Excluding pretrial detention "protective custody" arrangements and ICE detentions; the U.S. holds as many as 80,000 people post conviction at any given time in isolation. That's 23/7 in a 7x10 box for up to 40 years straight. Conditions can run the gamut from no clothes, no bedding, no soap, 50 squares of toilet paper per day, no reading materials or anything to relieve the monotony to having all these things plus a television; but with no human contact whatsoever as the cells are sound proofed. There are many ways to get assigned to solitary confinement. Predictably, death row and child abusers end up there. Having a gang tat lands you there. Piss off the wrong guard and you're there. Be a kid in an adult jail and well, hopefully you will survive, but too many don't. Continue to be an activist and they'll put you there so you can't make phone calls. Just receiving the wrong greeting card can land you in isolation. Once there, you have to earn your way out and that can take years.
I saw a comment a couple days ago insisting the solitary confinement is absolutely necessary. Another asking if we should eliminate isolation therapy in mental health settings (BTW, the answer is yes for the most part (pdf)). Yet another declared that solitary confinement is the "just" reward for breaking the law. We are as a society, conditioned to believe solitary confinement makes for less violent jails and prisons when studies suggest the opposite is true. Especially when it's used on criminals that are mentally ill. We've lost sight of the fact that the reason we put people away is that they are unable to successfully live within society. We've lost sight of the societal retraining aspects of incarceration.
U.S. citizens would be surprised to find out just how many countries find the U.S. criminal punishment system to be barbaric. More than one group wants the U.N.'s Juan Mendez to review the U.S. prison system's over use of solitary confinement.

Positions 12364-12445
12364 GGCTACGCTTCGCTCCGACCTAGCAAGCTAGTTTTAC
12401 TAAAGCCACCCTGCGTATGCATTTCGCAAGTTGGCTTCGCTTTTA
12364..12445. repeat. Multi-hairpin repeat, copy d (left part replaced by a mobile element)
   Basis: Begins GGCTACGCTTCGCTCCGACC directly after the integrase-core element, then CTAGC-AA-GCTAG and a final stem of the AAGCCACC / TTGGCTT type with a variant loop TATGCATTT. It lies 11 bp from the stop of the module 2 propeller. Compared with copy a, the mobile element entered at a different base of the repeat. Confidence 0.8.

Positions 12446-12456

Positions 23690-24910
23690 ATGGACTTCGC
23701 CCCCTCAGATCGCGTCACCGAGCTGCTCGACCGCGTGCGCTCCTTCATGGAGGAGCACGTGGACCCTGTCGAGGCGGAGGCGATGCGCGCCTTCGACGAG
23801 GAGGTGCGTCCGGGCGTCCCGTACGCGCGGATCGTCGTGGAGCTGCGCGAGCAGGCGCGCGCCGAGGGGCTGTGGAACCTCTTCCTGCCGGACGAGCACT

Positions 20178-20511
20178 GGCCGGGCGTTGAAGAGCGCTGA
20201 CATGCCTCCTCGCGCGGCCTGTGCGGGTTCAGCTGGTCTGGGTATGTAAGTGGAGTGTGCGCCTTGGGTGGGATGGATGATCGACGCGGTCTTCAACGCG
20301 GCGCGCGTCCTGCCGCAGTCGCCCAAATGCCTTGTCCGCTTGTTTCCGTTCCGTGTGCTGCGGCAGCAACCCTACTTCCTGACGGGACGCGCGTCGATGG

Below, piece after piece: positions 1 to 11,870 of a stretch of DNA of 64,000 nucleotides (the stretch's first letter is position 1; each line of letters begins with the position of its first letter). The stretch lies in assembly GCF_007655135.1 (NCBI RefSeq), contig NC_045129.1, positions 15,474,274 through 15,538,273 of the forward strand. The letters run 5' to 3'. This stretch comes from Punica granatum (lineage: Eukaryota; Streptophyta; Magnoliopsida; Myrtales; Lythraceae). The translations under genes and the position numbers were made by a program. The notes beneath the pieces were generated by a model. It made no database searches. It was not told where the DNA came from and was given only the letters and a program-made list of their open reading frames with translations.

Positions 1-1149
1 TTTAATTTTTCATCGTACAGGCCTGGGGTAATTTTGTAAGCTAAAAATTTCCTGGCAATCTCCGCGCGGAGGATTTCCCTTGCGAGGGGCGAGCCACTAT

We punitively put people in SHUs or ad segs whenever prison officials "justify" it. Solitary confinement can go from days to years to 40 years with no thought of the permanent damage it can do. There's no planning for integrating these prisoners into society after the sentence is served. Tom Clemens, Colorado's Prison Chief's murder was at the hands of a man who spent years in solitary confinement only to be dumped onto the street at the end of his sentence with no time between the two extremes to re-acclimate to society. The saddest part of the Tom Clemens tragedy is that Mr. Clemons was on a mission to reduce the 47% of ad seg (administrative segregation) felons going directly to the streets to zero. It was at 23% when he was murdered.
Most people view solitary confinement as a "just" punishment, but what of those who were confined in isolation that were found to be innocent? Nelson Mandela was considered a very dangerous man to the South African government. He was kept in solitary confinement for years. The three hikers captured by Iran were kept in solitary confinement. What about those who've been exonerated by DNA? It seems that solitary confinement is used indiscriminately against the innocent as well as the guilty.
I hear that Russian prisons and jails are not better than they are in the U.S. They're worse, but at least you have human contact (and more?). It's hard to say what impact Eric Holder's letter will have on the Russian Immigration's take on Edward Snowden's asylum petition. The Russian government doesn't tolerate dissidents or activists. One thing is certain, if Edward Snowden is taken into U.S. custody he will be held in isolation and allowed no contact with anyone but his lawyers and that contact will be limited because the charges are concerned with classified information. One question is if the Russian Minister considers this type of pretrial detainment as torture. The other questions surround the likeliness that any future Snowden trial be a forgone conclusion, a show trial where he will be found guilty and sentenced to a Supermax prison for the rest of his natural life. Would that be considered a "fair" trial and would that probable sentence be considered tortuous?